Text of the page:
New Delhi March 28, 2021: In a path-breaking conversation on mental health and socio-emotional learning at the Harvard Social Enterprise Conference, Deputy Chief Minister Manish Sisodia said, “There has always been a dire need to inculcate resilience in our daily lives through education. During the pandemic period, staying at home was in itself a big trauma. Children faced an immense loss of learning, there was a looming uncertainty regarding the future and many people lost their jobs. These were tough times for all and resilience played a key role here.”
Deliberating upon the innovations spearheaded by Delhi Government for mental health and well-being, Deputy Chief Minister Manish Sisodia said, “As the need to work on well-being emerged, we developed the Happiness Curriculum and encouraged students and teachers to practice mindfulness. The objective of our Happiness Curriculum has been to develop self-awareness and mindfulness, inculcate skills of critical thinking and inquiry, enable learners to communicate effectively and help children to apply life skills to deal with stressful and conflicting situations around them. Almost 3-4 lakh students who practiced mindfulness and different activities helped their homes to be strong and emotionally sound. Through the happiness curriculum, we have been able to encourage our ecosystems to think about long-term approaches to mental health.”
Manish Sisodia said, “I believe that wellbeing needs to be made as a mainstream subject in education. This is the time to change our strategy and push wellbeing into our domains of learning and mainstream subjects. One of the initiatives we have taken, to develop resilient children, is the Entrepreneurship Mindset Curriculum. Irrespective of what children pursue, we want our students to think like an entrepreneur — willing to dream big, try new and challenging goals, be able to recognize opportunities around, and then plan and execute to bring them to fruition. Failures are a part of life, but our students should be able to bounce back from them, analyze and learn from both successes and failures, and relentlessly persevere to achieve their goals.”
Speaking of the key elements which need to be changed or introduced in public education, especially in the post-COVID world, Manish Sisodia said, “The biggest takeaway from COVID, for our public education, has been that technology is here to stay. We need to quickly adapt our systems and encourage the use of technology. Adopting the right approaches to inculcate technology within our education would in fact make learning more inclusive. Our contribution to the rising need for technology is highlighted by the introduction of Delhi’s First Virtual School model. I can say that this would be our own kind of experiment in India, but the Virtual School will carry the hallmarks of any regular government school in the city, namely, students, teachers, regular teaching-learning activities, assessments, and most importantly, provision of holistic education to its students. We will ensure deliberate approaches to socialization by making the communities where students live, learning hubs. Most importantly though, our Virtual School will ensure that students can benefit from ‘anywhere living, anywhere learning, anytime testing’’.”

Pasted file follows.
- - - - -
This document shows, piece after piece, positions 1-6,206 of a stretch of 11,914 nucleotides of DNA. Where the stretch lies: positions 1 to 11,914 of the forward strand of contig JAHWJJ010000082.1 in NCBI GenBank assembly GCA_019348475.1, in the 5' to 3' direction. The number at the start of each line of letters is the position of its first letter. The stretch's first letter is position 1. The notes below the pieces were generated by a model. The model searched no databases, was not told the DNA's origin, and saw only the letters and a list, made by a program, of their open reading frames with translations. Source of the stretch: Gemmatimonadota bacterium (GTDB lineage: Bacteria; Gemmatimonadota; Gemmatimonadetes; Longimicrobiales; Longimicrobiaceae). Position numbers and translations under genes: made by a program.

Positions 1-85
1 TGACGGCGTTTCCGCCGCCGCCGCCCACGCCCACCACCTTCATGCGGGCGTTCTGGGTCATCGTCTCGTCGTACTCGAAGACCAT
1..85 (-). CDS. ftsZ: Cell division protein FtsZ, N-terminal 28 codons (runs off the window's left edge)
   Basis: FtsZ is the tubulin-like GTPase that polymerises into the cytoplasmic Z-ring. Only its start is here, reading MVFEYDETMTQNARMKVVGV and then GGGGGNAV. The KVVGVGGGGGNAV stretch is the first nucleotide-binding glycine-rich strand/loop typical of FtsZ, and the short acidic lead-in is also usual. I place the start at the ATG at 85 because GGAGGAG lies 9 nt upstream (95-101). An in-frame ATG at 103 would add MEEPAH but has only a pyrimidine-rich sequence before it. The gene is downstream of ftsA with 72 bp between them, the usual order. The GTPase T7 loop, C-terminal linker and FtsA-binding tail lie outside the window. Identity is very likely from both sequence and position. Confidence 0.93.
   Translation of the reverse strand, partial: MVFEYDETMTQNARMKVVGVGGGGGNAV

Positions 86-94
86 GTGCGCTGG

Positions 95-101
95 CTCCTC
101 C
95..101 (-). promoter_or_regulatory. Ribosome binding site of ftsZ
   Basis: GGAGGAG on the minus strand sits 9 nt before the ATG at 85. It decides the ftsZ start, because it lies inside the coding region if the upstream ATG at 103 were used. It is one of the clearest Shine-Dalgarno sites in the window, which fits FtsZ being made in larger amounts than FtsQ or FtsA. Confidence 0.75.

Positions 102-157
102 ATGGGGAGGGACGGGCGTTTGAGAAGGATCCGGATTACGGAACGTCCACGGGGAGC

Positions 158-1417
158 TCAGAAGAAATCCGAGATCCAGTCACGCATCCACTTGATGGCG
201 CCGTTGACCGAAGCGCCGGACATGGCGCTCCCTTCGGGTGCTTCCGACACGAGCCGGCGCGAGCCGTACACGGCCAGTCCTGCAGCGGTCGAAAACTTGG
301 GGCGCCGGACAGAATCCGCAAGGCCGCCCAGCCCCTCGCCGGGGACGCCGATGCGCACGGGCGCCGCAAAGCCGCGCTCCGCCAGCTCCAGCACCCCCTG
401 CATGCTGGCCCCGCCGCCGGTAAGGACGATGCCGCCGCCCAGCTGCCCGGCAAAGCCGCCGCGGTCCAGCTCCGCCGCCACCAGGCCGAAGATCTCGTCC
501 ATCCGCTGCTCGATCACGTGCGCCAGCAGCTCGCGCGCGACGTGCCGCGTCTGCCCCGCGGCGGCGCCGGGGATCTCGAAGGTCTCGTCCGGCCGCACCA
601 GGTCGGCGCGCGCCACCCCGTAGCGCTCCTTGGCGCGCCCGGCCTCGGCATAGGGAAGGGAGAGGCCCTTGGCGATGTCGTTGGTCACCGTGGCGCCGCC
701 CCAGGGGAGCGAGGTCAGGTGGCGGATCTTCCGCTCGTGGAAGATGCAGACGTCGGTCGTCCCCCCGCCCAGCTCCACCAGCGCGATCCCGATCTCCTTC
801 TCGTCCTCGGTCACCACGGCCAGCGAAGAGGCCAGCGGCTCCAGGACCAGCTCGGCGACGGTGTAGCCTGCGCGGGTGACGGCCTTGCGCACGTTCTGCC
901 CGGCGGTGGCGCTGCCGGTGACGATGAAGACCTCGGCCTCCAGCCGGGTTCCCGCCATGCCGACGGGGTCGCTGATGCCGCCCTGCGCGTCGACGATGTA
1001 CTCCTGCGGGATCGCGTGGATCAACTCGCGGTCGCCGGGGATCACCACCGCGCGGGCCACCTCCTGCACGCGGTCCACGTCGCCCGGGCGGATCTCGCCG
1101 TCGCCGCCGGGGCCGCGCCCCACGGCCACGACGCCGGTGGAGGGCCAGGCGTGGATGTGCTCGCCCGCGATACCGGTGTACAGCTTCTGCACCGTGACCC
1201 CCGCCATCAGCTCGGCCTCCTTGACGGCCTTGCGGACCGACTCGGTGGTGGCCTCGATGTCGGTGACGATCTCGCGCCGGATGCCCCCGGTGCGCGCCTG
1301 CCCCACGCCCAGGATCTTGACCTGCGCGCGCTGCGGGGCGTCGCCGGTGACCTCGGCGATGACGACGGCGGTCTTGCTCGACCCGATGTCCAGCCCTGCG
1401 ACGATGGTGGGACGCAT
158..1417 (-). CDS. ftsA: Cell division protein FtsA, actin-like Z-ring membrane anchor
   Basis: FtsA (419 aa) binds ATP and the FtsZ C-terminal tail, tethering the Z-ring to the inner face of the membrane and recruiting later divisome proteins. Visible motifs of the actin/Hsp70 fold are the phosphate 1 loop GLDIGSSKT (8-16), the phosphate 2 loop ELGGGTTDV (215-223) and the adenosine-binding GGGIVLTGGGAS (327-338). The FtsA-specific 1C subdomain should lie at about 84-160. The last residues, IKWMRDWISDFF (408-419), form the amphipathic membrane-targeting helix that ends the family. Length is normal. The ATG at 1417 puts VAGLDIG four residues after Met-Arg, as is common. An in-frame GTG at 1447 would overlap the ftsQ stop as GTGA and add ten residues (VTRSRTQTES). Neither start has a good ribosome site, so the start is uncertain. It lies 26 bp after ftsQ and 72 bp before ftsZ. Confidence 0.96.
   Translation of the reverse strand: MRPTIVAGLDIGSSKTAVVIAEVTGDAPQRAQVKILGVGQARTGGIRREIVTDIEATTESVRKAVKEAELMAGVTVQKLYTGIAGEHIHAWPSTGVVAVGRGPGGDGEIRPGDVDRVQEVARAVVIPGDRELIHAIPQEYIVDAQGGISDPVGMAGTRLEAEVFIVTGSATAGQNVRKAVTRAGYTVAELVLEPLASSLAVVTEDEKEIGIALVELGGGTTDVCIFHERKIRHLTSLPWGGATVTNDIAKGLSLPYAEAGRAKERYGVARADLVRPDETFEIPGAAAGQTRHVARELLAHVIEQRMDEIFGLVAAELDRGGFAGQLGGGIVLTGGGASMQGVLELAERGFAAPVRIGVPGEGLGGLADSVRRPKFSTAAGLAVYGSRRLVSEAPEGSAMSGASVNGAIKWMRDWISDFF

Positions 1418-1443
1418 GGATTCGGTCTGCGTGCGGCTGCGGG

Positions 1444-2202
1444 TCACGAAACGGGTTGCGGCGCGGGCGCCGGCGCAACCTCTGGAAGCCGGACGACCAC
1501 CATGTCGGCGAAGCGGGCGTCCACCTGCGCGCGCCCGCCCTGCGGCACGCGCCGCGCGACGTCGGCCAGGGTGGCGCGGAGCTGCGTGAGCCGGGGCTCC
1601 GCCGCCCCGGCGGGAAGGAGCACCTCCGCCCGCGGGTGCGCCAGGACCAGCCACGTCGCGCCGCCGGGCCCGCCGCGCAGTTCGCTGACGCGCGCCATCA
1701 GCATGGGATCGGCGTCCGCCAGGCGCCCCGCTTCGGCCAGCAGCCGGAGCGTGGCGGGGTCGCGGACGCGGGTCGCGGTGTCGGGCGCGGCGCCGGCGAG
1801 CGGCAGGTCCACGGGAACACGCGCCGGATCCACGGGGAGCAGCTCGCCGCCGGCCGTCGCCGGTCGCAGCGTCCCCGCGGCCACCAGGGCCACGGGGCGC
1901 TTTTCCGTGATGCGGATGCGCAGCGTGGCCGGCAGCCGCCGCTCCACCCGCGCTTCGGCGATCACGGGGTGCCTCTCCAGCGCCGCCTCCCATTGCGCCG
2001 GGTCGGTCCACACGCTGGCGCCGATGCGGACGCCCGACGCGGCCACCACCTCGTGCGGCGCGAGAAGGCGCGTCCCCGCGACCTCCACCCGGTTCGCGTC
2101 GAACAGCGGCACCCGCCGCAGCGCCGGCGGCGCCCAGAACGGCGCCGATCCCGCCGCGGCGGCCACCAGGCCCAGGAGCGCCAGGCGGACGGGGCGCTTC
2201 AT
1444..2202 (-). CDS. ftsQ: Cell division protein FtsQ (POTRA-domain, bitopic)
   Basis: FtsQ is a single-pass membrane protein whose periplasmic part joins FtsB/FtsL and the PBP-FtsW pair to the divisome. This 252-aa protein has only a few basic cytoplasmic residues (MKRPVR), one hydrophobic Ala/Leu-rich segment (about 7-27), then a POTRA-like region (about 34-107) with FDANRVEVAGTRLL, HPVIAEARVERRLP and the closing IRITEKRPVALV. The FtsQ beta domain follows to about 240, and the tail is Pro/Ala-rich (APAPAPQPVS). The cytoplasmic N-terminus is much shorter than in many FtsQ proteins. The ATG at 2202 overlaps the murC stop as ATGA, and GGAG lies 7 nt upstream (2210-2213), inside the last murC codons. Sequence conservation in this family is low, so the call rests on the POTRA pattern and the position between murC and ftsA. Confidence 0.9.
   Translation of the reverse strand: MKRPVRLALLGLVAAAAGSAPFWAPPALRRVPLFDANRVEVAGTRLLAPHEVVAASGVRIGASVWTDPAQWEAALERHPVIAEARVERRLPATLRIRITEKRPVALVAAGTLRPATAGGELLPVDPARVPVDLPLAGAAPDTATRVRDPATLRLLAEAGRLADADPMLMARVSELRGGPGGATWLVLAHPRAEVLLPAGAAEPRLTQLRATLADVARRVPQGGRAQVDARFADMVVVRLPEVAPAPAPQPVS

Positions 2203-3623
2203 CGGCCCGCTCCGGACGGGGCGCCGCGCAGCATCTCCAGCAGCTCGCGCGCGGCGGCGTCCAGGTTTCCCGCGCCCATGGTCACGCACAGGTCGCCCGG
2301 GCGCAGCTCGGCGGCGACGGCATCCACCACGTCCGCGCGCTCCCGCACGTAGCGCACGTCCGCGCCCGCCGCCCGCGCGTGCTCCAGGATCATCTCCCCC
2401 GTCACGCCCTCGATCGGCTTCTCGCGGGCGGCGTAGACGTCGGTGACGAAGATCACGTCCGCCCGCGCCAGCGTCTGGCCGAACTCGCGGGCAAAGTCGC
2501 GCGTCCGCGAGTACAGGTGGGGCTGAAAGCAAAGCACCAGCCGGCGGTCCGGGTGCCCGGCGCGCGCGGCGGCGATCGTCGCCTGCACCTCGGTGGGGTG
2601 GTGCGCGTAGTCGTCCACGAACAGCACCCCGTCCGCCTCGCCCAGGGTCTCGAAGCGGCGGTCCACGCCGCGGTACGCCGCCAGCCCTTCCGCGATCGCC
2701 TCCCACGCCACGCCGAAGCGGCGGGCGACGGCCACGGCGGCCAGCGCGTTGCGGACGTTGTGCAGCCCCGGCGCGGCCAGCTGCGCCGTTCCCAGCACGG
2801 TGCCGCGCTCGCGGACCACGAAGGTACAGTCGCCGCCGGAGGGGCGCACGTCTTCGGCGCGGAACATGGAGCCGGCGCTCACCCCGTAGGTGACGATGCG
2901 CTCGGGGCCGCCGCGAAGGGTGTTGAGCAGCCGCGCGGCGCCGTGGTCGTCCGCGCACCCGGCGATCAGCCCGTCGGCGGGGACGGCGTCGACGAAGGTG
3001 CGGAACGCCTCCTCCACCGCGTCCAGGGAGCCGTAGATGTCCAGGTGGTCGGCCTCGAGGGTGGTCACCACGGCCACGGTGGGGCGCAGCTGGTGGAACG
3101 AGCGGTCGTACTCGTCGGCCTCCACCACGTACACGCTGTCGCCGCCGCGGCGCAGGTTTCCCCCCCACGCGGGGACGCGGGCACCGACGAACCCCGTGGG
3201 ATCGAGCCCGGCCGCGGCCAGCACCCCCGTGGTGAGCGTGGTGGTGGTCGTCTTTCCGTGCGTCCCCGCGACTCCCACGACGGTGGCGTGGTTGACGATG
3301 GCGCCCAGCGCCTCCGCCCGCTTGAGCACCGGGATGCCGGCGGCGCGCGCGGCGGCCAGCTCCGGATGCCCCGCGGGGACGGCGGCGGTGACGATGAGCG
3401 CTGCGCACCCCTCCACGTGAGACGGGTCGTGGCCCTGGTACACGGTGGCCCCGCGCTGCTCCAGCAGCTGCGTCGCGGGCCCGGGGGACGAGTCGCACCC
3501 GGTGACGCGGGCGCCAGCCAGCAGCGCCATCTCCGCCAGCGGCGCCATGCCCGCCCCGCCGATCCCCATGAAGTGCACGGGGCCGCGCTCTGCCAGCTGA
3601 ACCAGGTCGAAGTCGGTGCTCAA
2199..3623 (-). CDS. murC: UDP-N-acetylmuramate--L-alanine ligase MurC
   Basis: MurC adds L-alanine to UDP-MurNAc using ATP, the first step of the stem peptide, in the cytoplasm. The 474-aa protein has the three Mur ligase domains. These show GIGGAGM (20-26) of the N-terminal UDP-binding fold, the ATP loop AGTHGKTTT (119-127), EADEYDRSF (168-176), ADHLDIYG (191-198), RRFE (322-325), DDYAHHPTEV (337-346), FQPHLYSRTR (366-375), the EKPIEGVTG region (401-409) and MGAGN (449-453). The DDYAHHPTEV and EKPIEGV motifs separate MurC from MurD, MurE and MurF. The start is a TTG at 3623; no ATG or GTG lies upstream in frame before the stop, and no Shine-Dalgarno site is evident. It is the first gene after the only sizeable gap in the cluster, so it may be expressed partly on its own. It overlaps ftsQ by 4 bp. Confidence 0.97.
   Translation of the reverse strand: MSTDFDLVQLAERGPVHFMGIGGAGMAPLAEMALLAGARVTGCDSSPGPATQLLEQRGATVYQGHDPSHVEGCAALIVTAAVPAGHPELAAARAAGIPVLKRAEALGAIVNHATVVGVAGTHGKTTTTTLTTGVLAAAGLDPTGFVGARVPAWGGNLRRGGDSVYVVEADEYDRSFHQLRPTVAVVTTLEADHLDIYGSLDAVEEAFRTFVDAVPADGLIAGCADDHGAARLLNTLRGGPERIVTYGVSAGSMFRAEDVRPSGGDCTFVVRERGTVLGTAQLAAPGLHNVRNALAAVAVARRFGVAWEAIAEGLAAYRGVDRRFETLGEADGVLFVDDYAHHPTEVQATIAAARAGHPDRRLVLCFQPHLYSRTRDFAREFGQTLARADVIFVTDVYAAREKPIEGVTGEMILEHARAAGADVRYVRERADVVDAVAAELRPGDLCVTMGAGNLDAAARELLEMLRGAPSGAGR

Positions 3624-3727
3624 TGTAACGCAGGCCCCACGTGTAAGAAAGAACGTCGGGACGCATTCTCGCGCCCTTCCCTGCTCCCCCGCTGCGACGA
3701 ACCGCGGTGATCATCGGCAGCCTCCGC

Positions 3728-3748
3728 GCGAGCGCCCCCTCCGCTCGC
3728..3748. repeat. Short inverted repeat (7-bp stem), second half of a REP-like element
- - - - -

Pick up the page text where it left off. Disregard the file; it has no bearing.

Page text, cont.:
On the topic of building long-lasting resilient systems that sustain beyond governance and leadership, Sisodia said, “Leadership has to involve stakeholders and our leadership is not top-down, it is more collaborative. For example, when we were developing the Happiness Curriculum, we made sure that our teachers have a big role to play, that their recommendations are heard. Over time, you can see that we now have an entire cadre of teachers who believe in the vision and outcome of the Happiness Curriculum. Ultimately resilience is a part of our mindset and we’re building it into our mindset through our curriculums. Our Delhi Board of School Education will also eventually move towards a testing mindset rather than testing knowledge. It will play a key role in ensuring that schools develop a holistic learner profile of students, assessing and pushing for social and emotional learning in schools.”
The Harvard Social Enterprise Conference has brought together top leaders, practitioners and students to engage in a virtual dialogue, debate, and expression around Social Enterprise. The conference explores the space between people, decision-makers, and the diverse sources of social innovation, revisiting the questions of whom social enterprise is for, what role it can play, and why. The theme for this year’s conference is “Resilience and Reckoning” with “Innovations in Mental Health” as the agenda for this panel discussion.